Crisis time for Korea Inc.

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Crisis time for Korea Inc.

Korea Inc. is in the midst of its worst-ever management crisis due to the prolonged slump in domestic demand and deteriorating exports. According to the Bank of Korea, local manufacturers saw revenue growth of 0.5 percent last year, the smallest increase ever. It was even lower than the 0.7 percent rise in 1998 after the Asian financial crisis that led to the country’s international bailout. Export-reliant large companies recorded a rise of 0.3 percent in 2013.

Worse, the slowdown has not been sudden. Revenue growth among Korean manufacturers plunged to 4.2 percent from 13.6 percent in 2011 and was virtually flat last year. Their growth chart showed a downward spiral over the last three years and performance is expected to be worse this year.

The BOK, which cut its benchmark interest rate to 2 percent - matching the all-time low - this month, trimmed its 2014 forecast for export growth to 4 percent from 6.1 percent. At the same time, it downgraded this year’s economic growth estimate to 3.5 percent from 3.8 percent. The country’s economy has been hit with a double whammy of low demand, both overseas and at home.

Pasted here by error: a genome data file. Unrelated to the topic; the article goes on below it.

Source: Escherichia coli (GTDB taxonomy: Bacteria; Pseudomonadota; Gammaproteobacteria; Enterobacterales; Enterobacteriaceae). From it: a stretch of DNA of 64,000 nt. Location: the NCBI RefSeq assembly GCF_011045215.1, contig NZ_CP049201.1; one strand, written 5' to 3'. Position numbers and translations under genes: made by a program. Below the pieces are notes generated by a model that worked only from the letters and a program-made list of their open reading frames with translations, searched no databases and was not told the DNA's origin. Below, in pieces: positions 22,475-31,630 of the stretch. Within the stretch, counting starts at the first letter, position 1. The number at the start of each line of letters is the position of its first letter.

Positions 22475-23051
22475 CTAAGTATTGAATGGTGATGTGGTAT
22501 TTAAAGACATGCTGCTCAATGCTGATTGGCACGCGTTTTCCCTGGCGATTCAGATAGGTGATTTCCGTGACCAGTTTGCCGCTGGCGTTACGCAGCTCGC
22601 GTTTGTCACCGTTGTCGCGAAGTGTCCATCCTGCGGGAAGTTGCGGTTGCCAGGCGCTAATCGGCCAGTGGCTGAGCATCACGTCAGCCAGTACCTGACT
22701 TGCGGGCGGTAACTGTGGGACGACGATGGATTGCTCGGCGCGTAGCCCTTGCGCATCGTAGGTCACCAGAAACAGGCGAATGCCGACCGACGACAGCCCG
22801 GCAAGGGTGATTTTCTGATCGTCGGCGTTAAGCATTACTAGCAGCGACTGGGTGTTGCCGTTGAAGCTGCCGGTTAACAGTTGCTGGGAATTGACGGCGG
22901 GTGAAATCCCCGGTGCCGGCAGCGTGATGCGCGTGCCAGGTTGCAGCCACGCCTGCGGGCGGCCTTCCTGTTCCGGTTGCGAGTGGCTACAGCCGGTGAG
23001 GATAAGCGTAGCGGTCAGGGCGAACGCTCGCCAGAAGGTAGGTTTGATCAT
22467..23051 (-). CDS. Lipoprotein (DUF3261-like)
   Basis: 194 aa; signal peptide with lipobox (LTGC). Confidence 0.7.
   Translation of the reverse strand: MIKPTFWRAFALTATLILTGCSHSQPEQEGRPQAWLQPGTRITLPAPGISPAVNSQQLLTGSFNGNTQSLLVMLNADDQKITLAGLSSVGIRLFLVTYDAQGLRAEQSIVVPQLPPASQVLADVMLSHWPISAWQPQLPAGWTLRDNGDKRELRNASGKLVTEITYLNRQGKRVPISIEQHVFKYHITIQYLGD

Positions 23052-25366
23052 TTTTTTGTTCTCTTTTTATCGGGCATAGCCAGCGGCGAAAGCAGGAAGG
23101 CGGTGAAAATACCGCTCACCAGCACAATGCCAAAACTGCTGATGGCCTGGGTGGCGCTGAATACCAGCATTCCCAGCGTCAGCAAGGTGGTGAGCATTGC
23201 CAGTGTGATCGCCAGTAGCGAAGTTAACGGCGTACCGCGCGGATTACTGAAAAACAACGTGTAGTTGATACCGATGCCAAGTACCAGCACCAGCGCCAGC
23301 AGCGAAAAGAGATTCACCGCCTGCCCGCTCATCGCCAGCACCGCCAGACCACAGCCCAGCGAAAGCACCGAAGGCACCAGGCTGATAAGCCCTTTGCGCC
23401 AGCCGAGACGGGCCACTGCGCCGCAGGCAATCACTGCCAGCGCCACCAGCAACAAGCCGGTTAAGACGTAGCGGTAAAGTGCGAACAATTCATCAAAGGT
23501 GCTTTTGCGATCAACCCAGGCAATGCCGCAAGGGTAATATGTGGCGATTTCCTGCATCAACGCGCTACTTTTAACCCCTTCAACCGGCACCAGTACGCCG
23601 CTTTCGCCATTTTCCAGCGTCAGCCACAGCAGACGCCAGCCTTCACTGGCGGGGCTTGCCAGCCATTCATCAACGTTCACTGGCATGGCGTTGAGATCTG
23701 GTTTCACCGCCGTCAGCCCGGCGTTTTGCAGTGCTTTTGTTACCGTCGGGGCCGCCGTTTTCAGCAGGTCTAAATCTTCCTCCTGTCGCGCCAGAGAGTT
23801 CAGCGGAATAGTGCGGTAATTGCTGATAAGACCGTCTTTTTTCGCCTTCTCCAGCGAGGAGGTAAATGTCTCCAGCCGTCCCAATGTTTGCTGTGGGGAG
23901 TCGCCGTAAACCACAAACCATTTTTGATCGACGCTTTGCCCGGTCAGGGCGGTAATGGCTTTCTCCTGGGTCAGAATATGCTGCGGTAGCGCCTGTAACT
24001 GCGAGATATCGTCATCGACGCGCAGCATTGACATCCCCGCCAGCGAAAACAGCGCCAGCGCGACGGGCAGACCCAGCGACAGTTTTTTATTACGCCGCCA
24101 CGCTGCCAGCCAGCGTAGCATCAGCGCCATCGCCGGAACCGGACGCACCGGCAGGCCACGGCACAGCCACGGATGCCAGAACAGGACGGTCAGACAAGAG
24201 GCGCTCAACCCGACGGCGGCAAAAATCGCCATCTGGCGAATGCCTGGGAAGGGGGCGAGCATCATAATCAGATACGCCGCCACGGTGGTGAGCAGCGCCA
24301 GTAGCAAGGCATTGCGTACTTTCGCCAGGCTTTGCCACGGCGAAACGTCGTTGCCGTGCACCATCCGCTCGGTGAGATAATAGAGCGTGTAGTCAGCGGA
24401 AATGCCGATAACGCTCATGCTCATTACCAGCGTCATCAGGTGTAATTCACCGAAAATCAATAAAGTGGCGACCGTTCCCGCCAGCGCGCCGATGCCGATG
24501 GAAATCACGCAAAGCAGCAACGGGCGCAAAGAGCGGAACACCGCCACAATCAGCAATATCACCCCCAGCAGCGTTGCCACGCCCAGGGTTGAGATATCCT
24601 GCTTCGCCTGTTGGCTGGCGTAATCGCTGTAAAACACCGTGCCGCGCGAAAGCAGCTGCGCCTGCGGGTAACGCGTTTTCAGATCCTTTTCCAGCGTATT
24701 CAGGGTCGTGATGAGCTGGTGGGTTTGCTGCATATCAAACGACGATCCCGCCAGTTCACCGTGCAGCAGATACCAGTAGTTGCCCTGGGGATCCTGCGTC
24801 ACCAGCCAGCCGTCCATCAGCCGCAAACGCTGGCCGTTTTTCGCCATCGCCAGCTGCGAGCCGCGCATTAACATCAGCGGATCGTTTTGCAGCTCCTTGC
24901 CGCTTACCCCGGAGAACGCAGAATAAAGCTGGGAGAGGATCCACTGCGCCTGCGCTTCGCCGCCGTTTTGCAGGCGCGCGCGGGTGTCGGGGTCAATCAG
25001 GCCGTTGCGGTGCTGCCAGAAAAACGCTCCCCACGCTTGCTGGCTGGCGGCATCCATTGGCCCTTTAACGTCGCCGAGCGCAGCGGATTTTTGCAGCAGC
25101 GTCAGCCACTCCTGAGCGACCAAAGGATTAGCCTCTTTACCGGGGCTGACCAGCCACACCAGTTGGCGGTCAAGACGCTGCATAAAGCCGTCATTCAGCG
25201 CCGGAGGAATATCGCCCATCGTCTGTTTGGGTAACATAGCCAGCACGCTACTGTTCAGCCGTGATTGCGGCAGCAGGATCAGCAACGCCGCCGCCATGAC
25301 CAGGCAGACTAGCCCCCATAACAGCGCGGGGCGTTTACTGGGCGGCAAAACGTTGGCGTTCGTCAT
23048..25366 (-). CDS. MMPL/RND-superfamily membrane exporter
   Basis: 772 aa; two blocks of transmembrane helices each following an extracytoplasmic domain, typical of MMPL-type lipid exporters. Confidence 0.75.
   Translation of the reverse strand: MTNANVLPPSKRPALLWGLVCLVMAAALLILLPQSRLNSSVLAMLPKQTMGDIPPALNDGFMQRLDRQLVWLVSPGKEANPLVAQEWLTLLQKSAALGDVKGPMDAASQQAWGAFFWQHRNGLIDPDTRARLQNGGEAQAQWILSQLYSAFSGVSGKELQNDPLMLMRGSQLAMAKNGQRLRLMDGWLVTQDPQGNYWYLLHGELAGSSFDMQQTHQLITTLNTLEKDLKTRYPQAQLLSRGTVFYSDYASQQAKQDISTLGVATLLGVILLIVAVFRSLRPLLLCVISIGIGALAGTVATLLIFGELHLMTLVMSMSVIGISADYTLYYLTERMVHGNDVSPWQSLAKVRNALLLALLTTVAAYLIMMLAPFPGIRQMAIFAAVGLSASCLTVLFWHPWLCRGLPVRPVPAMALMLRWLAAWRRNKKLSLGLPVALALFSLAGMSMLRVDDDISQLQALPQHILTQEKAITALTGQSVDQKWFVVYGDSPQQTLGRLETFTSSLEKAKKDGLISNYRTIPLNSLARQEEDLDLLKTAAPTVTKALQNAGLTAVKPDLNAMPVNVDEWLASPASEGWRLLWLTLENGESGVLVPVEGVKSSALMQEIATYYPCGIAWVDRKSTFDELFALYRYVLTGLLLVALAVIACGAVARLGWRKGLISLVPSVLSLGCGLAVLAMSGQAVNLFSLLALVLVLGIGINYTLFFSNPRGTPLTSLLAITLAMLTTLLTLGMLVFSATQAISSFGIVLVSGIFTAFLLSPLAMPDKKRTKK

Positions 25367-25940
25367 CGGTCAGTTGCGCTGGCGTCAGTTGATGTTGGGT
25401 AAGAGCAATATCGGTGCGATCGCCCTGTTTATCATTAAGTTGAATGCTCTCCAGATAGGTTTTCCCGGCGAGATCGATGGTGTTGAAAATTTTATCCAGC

The slowdown in the manufacturing sector stems from the deteriorating performance by the country’s mainstream industries - electronics, automobiles, chemicals and shipbuilding. Major exporters are up against a sluggish global economy and the weak yen. They also are losing competitiveness because their decades-old growth engines have run out of steam.

Despite increasing external challenges and structural limitations, these large companies are neither seeking to discover new sources of growth nor restructuring to hone their competitiveness. The government promised to enlarge the services sector and encourage start-up enterprises to generate new growth, but deregulation remains a stumbling block.

Choi Kyung-hwan, deputy prime minister for the economy, and his economic team are engrossed with short-term stimuli and have not been able to get on with structural reforms. The government may run out of time to retool the economy for a new growth paradigm, making slow growth the new normal. The Korean economy has lost its momentum for short- and long-term growth. It needs both immediate and lasting remedies. Large companies on their own must also come up with urgent and radical action for new growth. They must revive their spirits in these difficult times.

JoongAng Ilbo, Oct. 17, Page 34

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